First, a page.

Is it OK to ban certain books?

Banning books is like banning freedom of speech. But what if a book contains lots of violence or sex scenes? We put restrictions on films based on age, so why not books too? Banning a book is the best way to make sure it gets read! Hmm… this isn’t straightforward...
 

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Can you guess why these books were controversial from their titles?

In 1987, in a brilliant act of irony, a school in Florida banned Fahrenheit 451 - a book about the banning and burning of books.

In 1987, in a brilliant act of irony, a school in Florida banned Fahrenheit 451 - a book about the banning and burning of books.

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Should books ever be banned?

Freedom of speech is really important – but is that only true to a point? Sebastian Huempfer, from the University of Oxford’s Free Speech Debate Project, talks about the thinking behind banning some particularly controversial books. He thinks today’s young people are the luckiest ever when it comes to speaking their minds and challenging authority.
 

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Back in 1925, Adolf Hitler wrote a book called ‘Mein Kampf’ which shared his thoughts and plans for running Germany. Essentially, it was an outpouring of hatred, detailing the principles that later guided his Nazi regime. A system that- we now know from history- caused the deaths and torture of millions of people. 

But should this book be banned today? Could it inspire other people to repeat history? This is a tricky area and one that Germany has had to deal with only very recently. At the end of World War Two, it was decided that no new publications of the book could be made. But the problem was there were already 70 million copies printed and in circulation, and it wasn’t illegal to own one. In 2012, the German government had to start thinking about what they could do when the book’s copyright expired at the end of 2015 – meaning that it could now be published freely again. In the end, they decided to publish a new, scholarly, annotated version of the text. In other words, the book would include explanations by experts on the meanings of key words and phrases. There would also be information about the book’s history and its social impact on people living in Austria at the time it was written and beyond. This way, it was hoped that the book would be educational for its readers.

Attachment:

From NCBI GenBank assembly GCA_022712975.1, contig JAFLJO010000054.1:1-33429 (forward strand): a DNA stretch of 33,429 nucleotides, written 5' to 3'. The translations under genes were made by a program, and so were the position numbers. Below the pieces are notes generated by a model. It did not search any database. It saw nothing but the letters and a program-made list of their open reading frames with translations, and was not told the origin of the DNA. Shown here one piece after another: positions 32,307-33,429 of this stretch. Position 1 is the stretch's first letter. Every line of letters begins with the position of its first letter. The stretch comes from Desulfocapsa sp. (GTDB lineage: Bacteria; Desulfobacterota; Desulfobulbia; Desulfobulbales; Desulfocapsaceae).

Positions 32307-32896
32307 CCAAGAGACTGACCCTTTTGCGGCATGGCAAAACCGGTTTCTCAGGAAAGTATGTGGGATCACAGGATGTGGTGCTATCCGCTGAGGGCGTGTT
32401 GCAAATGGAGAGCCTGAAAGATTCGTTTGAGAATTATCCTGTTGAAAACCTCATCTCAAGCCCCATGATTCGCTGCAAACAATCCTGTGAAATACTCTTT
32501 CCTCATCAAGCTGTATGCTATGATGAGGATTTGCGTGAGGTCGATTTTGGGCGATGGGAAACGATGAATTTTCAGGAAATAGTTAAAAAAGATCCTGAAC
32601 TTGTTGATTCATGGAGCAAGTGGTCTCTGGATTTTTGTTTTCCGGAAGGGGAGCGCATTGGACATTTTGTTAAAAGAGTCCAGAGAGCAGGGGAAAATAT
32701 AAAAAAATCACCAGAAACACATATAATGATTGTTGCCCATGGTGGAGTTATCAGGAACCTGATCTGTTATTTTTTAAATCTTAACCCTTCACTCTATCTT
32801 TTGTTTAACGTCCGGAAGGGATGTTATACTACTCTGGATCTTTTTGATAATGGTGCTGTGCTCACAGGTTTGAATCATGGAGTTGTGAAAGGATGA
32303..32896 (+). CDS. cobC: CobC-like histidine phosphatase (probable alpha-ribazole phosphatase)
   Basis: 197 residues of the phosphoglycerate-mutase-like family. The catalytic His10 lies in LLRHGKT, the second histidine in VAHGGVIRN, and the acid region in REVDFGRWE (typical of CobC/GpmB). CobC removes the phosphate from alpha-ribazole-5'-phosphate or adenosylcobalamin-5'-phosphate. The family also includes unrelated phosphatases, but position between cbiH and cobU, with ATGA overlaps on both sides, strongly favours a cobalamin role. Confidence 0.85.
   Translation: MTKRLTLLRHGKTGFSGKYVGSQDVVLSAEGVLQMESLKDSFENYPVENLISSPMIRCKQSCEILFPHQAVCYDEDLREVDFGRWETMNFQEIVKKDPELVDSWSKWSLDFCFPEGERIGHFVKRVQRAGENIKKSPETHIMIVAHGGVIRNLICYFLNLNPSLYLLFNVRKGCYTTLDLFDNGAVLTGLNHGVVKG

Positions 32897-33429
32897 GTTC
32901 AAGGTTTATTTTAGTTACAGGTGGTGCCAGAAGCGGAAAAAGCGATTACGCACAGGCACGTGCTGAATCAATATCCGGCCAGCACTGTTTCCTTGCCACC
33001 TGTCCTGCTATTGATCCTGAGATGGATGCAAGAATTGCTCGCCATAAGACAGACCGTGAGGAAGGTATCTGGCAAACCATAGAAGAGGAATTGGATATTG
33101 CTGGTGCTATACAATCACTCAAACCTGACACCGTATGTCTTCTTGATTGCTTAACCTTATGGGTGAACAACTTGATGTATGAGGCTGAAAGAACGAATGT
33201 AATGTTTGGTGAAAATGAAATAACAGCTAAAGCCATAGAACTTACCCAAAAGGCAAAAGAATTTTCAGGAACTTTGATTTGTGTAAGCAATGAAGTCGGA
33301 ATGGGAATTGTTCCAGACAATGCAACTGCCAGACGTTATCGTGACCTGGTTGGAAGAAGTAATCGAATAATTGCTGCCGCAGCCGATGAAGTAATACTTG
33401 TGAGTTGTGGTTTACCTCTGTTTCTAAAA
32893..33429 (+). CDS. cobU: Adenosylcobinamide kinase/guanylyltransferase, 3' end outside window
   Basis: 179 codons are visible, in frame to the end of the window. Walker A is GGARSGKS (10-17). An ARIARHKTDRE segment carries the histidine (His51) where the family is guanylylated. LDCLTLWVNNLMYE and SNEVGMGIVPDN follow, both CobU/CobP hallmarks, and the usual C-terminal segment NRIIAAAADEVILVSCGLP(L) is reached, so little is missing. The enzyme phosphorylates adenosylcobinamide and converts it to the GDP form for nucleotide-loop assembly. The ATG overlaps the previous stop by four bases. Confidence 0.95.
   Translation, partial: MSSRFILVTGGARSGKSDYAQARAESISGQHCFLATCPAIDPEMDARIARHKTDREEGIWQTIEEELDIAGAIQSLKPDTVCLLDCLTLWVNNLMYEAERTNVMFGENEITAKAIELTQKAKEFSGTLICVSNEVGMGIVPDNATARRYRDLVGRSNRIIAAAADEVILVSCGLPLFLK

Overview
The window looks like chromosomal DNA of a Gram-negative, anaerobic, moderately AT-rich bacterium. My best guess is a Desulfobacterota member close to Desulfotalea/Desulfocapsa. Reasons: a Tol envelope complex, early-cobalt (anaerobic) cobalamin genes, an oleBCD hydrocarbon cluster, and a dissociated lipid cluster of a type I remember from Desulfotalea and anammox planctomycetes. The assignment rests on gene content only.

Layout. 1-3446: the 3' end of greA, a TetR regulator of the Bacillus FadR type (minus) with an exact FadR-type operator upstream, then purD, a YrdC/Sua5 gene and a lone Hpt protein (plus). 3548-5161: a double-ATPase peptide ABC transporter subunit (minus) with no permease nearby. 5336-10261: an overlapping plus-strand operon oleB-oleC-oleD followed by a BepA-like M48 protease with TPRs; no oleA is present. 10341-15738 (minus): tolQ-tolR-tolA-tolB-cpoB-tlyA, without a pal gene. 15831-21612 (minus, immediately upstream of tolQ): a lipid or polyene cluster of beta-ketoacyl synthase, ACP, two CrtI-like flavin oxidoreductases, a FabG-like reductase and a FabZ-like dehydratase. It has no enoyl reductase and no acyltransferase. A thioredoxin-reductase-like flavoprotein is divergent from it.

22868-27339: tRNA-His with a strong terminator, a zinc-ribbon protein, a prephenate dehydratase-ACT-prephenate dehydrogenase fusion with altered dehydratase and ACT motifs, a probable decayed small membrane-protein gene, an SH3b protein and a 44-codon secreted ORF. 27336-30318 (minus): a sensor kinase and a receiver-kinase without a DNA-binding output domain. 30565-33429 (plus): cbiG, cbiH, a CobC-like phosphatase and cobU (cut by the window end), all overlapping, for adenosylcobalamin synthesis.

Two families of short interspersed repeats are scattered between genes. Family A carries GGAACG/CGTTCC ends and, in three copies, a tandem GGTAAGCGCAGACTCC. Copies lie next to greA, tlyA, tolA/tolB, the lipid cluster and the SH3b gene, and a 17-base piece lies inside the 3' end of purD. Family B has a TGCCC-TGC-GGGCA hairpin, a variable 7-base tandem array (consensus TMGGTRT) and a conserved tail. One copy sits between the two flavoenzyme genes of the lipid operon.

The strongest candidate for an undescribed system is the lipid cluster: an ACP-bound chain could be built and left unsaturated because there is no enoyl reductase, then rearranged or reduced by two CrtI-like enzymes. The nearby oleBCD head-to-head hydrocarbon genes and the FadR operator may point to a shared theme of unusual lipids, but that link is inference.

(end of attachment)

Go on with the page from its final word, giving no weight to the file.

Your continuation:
Sebastian Huempfer thinks this is a good idea. He says that banning  a book gives it a sense of power and glamour.

“If you read [Mein Kampf], it’s a garbled mess of nonsense,” he points out. “If you tell people it’s dangerous [and] you’re not going to let anyone read it, that makes it sound like it’s powerful and seductive [attractive] in a way that it really isn’t.”

What about in school?

But it’s not just about what a government might say or do. Books might be banned by a school if the staff think they’re inappropriate for students to read – or an individual teacher might decide not to teach a particular book because of its content.